In what is best described as a digestible approach to 2017 consumer predictions, Euromonitor International has run through a series of factors certain to affect worldwide consumption.

Along with slow juicers, robotic vacuum cleaners and Shopkins, the consumer market research company is banking on an increase in Millennials living with their parents due to rising real estate prices, steep college tuition and escalating personal debt. Around the world, 55 percent of the population will live in cities — a 5 percent hike compared with 2007. The median age will hit 30.1 years — another upswing compared to 27.9 years a decade ago. Despite rising incomes, better standards of living and improved health care in many parts of the world, obesity and diabetes are on the rise as a result of higher caloric diets and increasingly sedentary lifestyles.

Political uncertainty — as in the U.K.’s bid to trigger Article 50 to leave the European Union and the incoming Trump administration in the U.S. — will be an important trend from the view of Sarah Boumphrey, global lead of economies and consumers for Euromonitor International, consumer expenditure should inch up 2.3 percent over the next year with every household saving on average $3,609, she wrote. With the U.S. accounting for nearly one in three dollars spent globally, she underlined that “consumer behavior in the Trump era matters to the world. Despite its slowing economy, Chinese consumers will continue to see amongst the largest increase in spending, and spending in emerging and developing economies will grow by more than twice that of developed markets.”

Each week next year, an additional 3.5 million people are expected to get online, $40 billion should be spent by consumers and $146 billion should be saved by consumers, according to the Euromonitor report. Shoppers in all sorts of countries are choosing to move away from cash, given that credit card payment surpassed cash as the largest source of consumer payment globally this year. By 2021, credit card payment is expected to increase 5 percentage points to 49.1 percent by 2021. Card payments have caught on due to more access to financial products and services, card-friendly payment policies and China’s rapid adoption of cards in the past 10 years. Despite that, Euromonitor’s senior consumer finance analyst noted the potential for disruption as more electronic transfer platforms “reach remote consumers in emerging markets and younger and more technologically advanced consumers in developed markets.”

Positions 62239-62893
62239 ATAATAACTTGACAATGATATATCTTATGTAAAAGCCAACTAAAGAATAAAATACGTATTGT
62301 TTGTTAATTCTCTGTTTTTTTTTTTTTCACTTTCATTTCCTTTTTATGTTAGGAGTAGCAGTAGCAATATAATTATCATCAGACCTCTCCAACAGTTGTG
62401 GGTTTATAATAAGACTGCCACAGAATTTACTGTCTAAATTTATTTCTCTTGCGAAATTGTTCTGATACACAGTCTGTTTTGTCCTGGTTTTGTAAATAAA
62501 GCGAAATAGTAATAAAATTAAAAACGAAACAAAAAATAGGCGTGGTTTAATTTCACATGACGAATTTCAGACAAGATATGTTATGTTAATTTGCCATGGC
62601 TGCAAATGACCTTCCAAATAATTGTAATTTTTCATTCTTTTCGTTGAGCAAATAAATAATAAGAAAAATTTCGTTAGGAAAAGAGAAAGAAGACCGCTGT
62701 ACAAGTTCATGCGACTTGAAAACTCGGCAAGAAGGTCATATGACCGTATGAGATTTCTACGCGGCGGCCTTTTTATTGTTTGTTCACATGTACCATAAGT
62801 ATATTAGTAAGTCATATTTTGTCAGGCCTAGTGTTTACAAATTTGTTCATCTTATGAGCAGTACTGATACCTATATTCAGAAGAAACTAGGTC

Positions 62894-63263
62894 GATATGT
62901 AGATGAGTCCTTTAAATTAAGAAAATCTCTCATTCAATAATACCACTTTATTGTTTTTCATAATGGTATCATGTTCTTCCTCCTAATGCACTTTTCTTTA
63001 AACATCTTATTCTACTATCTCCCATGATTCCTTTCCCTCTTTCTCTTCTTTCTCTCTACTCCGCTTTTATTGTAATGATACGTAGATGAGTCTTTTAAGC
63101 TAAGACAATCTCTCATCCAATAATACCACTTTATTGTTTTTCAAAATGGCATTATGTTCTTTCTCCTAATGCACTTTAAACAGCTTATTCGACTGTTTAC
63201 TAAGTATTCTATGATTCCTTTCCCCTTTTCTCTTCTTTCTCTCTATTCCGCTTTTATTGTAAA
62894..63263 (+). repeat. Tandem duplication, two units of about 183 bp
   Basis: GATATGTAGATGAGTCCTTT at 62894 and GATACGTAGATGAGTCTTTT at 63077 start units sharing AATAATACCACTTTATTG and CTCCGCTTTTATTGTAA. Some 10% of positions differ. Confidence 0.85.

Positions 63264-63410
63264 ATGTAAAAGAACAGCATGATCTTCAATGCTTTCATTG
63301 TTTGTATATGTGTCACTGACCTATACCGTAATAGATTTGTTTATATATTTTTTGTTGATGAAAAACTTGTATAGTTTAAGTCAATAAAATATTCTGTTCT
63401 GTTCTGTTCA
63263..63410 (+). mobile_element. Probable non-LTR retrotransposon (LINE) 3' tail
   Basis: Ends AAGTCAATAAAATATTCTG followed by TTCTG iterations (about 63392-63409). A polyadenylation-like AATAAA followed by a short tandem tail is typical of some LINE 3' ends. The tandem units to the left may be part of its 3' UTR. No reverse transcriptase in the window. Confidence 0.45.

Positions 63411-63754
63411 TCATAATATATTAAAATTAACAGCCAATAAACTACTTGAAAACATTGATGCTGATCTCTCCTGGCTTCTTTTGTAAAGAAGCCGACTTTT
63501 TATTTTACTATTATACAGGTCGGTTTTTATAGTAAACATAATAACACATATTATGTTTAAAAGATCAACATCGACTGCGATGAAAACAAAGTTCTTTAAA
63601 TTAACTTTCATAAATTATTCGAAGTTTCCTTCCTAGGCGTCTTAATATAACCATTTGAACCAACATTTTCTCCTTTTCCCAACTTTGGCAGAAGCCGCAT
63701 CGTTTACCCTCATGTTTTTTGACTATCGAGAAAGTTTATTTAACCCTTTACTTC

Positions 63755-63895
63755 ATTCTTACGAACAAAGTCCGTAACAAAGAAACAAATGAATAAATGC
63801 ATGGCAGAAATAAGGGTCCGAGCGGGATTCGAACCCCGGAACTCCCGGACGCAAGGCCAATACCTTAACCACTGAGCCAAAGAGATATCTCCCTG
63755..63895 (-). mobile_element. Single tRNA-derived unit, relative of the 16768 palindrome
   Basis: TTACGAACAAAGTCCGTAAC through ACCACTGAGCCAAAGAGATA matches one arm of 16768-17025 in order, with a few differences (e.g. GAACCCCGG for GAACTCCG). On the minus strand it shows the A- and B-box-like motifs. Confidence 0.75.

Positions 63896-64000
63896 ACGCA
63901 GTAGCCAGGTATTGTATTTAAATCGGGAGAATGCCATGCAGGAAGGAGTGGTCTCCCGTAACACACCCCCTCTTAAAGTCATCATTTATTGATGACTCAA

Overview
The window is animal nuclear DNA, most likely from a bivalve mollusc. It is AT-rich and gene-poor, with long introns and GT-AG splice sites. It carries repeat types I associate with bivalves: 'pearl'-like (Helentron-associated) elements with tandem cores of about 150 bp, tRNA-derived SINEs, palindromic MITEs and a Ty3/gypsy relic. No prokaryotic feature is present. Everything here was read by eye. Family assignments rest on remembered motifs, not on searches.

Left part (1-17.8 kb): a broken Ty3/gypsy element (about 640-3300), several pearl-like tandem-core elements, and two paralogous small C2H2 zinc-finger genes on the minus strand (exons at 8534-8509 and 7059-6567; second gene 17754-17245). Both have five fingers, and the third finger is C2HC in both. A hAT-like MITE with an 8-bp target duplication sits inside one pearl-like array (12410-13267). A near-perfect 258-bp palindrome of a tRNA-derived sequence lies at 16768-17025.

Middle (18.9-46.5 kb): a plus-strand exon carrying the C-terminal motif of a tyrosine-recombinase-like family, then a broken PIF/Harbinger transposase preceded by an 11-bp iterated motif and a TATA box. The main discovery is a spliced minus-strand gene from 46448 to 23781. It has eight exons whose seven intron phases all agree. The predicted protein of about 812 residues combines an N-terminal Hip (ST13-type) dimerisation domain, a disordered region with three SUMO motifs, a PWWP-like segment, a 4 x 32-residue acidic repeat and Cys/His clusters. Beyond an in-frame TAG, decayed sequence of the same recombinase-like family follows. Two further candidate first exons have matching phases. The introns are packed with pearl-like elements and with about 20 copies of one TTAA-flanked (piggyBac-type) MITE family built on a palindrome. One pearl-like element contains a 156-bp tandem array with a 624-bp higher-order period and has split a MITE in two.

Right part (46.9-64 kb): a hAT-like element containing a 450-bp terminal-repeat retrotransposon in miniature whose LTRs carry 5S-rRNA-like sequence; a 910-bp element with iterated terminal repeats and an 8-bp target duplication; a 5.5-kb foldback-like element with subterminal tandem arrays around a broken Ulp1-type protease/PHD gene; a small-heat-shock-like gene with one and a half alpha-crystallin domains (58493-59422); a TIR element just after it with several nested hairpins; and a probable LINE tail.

In the release sent from the company Wednesday, Magdalena Kondej, head of apparel and footwear, predicted “further disruption and acceleration of the fashion cycle.” As more shoppers demand instant gratification, looking to “purchase fashion anytime, anywhere and on any device,” the see-now-buy-now trend that surfaced this year is expected to become more widespread, according to Kondej. The immediacy of fashion shows coverage online and via social media will “push more brands to introduce seasonless fashion calendars. Instead of making consumers wait six months to purchase the collections, they will make them available to buy straight off the catwalk,” she wrote.

In terms of personal accessories, affordable luxury brands should continue to see an uptick due to consumers in developed countries trading down and from ones in developing countries in search of affordable luxury brands, according to the Euromonitor research. The eyewear industry should be affected by other factors including eyesight disorders caused by changing lifestyle habits, increased blue light consumption and the aging population. Demand for eyewear should be steady in developed markets with more accelerated growth stemming from India and Vietnam.